Golf Channel announcer Steve Burkowski used a baseball phrase Sunday to grade the U.S. Amateur at Chambers Bay.
“I think this place hit a home run this week,” he said.
Burkowski was effusive in his praise of the first major golf tournament at the county-owned course in University Place, as were officials of the United States Golf Association, Pierce County Executive Pat McCarthy, Gov. Chris Gregoire and legions of spectators.
“We had a wonderful crowd,” said Mike Davis, the USGA’s senior director of rules and competition.
An estimated 33,000 people attended the tournament over its seven-day run, county officials said. They expect the event to at least break even and perhaps turn a profit.
Sales of tickets, merchandise, food and beverages exceeded expectations, McCarthy and Deputy County Executive Kevin Phelps said.
More than 5,200 people snaked across the fairways, stood atop dunes and cheered from the edges of the greens Sunday as Oklahoma State University’s Peter Uihlein bested Stanford University junior David Chung to win the 110th U.S. Amateur championship.
It was Uihlein’s 21st birthday, and a gallery grateful for a day of riveting golf serenaded him with celebratory song after his win.
A few minutes later, spectators cheered McCarthy when she said: “This is the first national championship at Chambers Bay. We look forward to the next one – the 2015 U.S. Open.”
The Amateur wasn’t perfect, organizers admitted, but no one found many flaws. Those they did log will be scrutinized and plans will be made to smooth out the rough spots before one of golf’s marquee contests arrives here in five years.
The biggest problem, according to tournament organizers, sheriff’s deputies and spectators randomly interviewed, was people falling on their tushes while navigating steep grass-covered sand dunes.
“We need to be prepared for perhaps more twisted ankles,” sheriff’s Lt. Scott Mielcarek said.
Aside from a few spectators’ injuries and minor altercations involving fans jostling for views of the action, there weren’t any public safety issues, Mielcarek said. No arrests. No traffic tie-ups. No parking squabbles.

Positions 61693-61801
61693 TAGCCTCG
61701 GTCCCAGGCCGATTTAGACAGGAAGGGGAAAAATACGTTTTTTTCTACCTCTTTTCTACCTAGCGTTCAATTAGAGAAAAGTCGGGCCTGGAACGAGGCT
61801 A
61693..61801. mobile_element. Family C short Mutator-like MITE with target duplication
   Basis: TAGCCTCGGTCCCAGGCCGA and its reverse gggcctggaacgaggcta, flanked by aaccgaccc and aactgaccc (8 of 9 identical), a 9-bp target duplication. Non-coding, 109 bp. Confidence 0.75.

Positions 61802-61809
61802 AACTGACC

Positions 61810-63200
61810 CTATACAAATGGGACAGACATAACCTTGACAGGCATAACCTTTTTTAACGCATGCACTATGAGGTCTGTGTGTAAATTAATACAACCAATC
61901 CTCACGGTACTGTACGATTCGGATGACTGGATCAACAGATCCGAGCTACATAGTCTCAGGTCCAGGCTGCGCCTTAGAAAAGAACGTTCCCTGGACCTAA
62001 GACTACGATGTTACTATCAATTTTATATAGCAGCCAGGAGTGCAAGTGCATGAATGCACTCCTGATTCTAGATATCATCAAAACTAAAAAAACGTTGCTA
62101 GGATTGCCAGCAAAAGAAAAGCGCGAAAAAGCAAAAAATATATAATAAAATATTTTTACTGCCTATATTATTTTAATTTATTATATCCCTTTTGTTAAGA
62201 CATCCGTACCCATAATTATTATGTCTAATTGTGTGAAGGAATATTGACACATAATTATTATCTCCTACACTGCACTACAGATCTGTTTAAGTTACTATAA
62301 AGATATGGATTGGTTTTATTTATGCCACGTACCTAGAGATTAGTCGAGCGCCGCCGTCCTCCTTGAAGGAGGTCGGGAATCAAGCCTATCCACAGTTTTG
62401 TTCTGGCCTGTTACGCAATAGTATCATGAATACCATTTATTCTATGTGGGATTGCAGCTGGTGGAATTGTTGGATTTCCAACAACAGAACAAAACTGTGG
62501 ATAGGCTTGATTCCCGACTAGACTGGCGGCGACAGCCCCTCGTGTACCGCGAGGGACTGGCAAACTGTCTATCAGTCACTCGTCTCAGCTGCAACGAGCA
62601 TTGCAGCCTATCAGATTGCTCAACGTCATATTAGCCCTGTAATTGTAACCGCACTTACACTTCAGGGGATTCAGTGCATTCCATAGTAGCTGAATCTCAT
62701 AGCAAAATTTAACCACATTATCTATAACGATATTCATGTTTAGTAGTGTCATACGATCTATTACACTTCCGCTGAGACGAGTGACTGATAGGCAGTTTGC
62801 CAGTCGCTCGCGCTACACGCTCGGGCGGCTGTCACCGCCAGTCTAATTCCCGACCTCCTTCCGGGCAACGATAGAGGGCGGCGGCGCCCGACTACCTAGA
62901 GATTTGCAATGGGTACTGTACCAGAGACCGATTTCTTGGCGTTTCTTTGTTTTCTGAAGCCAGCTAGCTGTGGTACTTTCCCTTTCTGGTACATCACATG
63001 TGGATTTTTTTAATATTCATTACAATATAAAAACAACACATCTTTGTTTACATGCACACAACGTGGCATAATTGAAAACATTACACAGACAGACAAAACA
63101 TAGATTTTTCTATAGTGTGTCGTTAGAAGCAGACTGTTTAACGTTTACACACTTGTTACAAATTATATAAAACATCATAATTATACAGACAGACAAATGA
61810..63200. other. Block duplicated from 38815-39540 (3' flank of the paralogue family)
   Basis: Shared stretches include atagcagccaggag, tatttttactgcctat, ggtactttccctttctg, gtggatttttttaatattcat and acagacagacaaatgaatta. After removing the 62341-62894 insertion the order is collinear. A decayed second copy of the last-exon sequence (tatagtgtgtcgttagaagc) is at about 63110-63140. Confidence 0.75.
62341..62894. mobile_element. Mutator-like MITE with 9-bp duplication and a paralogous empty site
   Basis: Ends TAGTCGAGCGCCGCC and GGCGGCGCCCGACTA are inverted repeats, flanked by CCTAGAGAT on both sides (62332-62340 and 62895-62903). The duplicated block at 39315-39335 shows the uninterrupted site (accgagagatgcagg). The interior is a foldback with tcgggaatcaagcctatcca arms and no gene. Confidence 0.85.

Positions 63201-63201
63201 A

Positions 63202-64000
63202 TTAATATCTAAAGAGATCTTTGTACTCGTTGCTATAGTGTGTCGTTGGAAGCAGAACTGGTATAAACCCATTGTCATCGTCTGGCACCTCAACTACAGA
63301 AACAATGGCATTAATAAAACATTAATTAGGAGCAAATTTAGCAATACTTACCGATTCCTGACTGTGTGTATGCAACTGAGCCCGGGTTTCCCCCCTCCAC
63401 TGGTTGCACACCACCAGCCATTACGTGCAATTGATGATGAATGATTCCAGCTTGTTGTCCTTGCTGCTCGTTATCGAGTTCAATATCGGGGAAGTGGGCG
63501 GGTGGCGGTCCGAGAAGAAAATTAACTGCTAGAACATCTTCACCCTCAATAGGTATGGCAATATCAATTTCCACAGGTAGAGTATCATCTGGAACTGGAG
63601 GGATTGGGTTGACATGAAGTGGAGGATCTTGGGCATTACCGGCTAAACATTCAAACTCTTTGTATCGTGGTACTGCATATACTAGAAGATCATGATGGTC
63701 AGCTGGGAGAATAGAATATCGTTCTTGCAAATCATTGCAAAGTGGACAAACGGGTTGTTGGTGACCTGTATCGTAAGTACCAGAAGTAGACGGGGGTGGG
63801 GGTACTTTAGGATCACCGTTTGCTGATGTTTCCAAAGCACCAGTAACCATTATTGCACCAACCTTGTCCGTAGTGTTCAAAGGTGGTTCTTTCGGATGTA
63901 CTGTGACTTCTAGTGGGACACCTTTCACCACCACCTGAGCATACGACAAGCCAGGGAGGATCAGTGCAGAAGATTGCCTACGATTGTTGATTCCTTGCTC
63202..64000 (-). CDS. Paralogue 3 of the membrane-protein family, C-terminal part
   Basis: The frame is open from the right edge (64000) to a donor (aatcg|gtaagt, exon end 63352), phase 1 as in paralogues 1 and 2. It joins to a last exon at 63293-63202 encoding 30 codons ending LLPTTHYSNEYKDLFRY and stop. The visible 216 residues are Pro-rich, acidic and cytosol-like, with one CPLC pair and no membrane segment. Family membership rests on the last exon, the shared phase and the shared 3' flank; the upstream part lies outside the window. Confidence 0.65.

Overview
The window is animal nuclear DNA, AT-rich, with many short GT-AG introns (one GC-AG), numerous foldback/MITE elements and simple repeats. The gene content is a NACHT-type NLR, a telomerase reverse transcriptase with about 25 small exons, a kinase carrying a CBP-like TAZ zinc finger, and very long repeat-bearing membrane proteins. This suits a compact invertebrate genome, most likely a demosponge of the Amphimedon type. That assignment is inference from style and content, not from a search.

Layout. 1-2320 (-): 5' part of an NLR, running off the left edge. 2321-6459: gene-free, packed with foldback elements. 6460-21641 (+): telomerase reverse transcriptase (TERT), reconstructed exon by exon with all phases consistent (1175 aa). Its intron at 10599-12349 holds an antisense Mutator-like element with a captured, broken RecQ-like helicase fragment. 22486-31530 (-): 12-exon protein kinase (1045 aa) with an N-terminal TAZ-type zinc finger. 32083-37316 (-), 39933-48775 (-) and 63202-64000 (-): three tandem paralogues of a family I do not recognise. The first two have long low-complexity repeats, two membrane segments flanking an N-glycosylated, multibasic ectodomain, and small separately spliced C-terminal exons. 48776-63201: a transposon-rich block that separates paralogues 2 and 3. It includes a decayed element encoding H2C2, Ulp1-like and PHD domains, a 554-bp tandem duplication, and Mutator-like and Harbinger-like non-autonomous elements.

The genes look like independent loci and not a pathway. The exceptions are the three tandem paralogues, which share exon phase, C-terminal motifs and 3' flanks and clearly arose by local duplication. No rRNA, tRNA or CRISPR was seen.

There was a celery crisis for a time Sunday morning, as beverage servers struggled to keep up with the Bloody Mary demand of thirsty spectators, county spokesman Hunter George said.
It will be a few weeks before a final accounting is completed by course manager KemperSports, the county and the USGA, but preliminary figures Sunday showed sales running well ahead of forecasts, McCarthy said.
Merchandise sales were expected to top $250,000, and there were around $130,000 in ticket sales as of Saturday, George said. The tournament got more than $850,000 in support from area businesses and corporations.
If net revenue exceeds the cost of putting on the tournament – estimated at about $1.4 million – the money earned will be put back into the course, Phelps said.
County officials also believe national television exposure on NBC and the Golf Channel will result in more people playing Chambers Bay and more money spent in area restaurants, hotels and other businesses.
“Anecdotally, the phones have been ringing off (the hook) in the pro shop for tee times,” Phelps said. That could be good news for the $21 million course that lost $1.3 million last year.
The county’s investment will prove a good one for the region, University Place City Councilman Eric Choiniere believes.
“I knew how big this was going to be,” he said as he stood atop a dune watching Uihlein and Chung tee up on the 14th hole Sunday afternoon.
“People who said they weren’t sold are now saying, ‘You know what, Eric, this is great.’”
Everyone involved – the county, the City of University Place, the USGA – needs to employ large-scale logistics and careful planning to accommodate crowds that could top 60,000 a day for the 2015 Open, Choiniere and others said.
The USGA’s operations staff “will have to get out here sooner than later and look at a plan to move people around this golf course,” Davis said.
USGA officials know they have work to do before 2015, the Golf Channel’s Burkowski said.
“They didn’t get everything right this week. They admitted it,” he added, pointing to some issues with how the course played.
But he was impressed, he said, with how well KemperSports, the county and the USGA worked together on the event and with the way in which the community embraced the tournament.
“I don’t recall seeing this many people” at an Amateur, he said.
“I think it says a lot about the interest in golf in the Pacific Northwest.”
Kris Sherman: 253-597-8659